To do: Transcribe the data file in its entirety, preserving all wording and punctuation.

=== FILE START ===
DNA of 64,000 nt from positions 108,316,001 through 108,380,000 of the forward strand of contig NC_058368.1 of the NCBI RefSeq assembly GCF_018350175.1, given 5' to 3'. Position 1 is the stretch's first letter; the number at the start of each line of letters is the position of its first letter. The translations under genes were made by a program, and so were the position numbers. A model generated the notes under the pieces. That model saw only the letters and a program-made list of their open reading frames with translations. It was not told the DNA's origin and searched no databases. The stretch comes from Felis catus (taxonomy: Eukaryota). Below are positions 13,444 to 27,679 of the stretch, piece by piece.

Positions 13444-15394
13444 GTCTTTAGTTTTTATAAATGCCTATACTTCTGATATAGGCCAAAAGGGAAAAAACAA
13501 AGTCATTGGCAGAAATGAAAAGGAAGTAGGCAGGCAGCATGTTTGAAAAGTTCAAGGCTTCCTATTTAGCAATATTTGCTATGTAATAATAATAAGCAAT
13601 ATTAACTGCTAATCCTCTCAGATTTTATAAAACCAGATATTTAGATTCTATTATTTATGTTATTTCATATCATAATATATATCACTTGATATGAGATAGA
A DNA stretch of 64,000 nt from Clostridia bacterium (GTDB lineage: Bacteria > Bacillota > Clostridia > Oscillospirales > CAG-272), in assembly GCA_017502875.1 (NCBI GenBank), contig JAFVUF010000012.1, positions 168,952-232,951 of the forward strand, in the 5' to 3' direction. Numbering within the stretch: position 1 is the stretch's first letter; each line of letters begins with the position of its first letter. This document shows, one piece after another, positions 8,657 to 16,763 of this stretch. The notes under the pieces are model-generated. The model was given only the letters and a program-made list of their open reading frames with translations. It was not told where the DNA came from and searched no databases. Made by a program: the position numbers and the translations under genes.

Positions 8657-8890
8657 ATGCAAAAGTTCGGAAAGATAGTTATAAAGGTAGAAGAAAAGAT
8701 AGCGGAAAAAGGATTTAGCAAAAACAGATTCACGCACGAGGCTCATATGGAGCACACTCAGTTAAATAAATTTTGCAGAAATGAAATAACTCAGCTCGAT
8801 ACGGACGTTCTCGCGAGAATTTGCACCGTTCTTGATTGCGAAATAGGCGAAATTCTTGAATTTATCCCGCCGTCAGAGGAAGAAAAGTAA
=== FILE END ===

DNA of 64,000 nt from positions 108,316,001 through 108,380,000 of the forward strand of contig NC_058368.1 of the NCBI RefSeq assembly GCF_018350175.1, given 5' to 3'. Position 1 is the stretch's first letter; the number at the start of each line of letters is the position of its first letter. The translations under genes were made by a program, and so were the position numbers. A model generated the notes under the pieces. That model saw only the letters and a program-made list of their open reading frames with translations. It was not told the DNA's origin and searched no databases. The stretch comes from Felis catus (taxonomy: Eukaryota). Below are positions 13,444 to 27,679 of the stretch, piece by piece.

Positions 13444-15394
13444 GTCTTTAGTTTTTATAAATGCCTATACTTCTGATATAGGCCAAAAGGGAAAAAACAA
13501 AGTCATTGGCAGAAATGAAAAGGAAGTAGGCAGGCAGCATGTTTGAAAAGTTCAAGGCTTCCTATTTAGCAATATTTGCTATGTAATAATAATAAGCAAT
13601 ATTAACTGCTAATCCTCTCAGATTTTATAAAACCAGATATTTAGATTCTATTATTTATGTTATTTCATATCATAATATATATCACTTGATATGAGATAGA
A DNA stretch of 64,000 nt from Clostridia bacterium (GTDB lineage: Bacteria > Bacillota > Clostridia > Oscillospirales > CAG-272), in assembly GCA_017502875.1 (NCBI GenBank), contig JAFVUF010000012.1, positions 168,952-232,951 of the forward strand, in the 5' to 3' direction. Numbering within the stretch: position 1 is the stretch's first letter; each line of letters begins with the position of its first letter. This document shows, one piece after another, positions 8,657 to 16,763 of this stretch. The notes under the pieces are model-generated. The model was given only the letters and a program-made list of their open reading frames with translations. It was not told where the DNA came from and searched no databases. Made by a program: the position numbers and the translations under genes.

Positions 8657-8890
8657 ATGCAAAAGTTCGGAAAGATAGTTATAAAGGTAGAAGAAAAGAT
8701 AGCGGAAAAAGGATTTAGCAAAAACAGATTCACGCACGAGGCTCATATGGAGCACACTCAGTTAAATAAATTTTGCAGAAATGAAATAACTCAGCTCGAT
8801 ACGGACGTTCTCGCGAGAATTTGCACCGTTCTTGATTGCGAAATAGGCGAAATTCTTGAATTTATCCCGCCGTCAGAGGAAGAAAAGTAA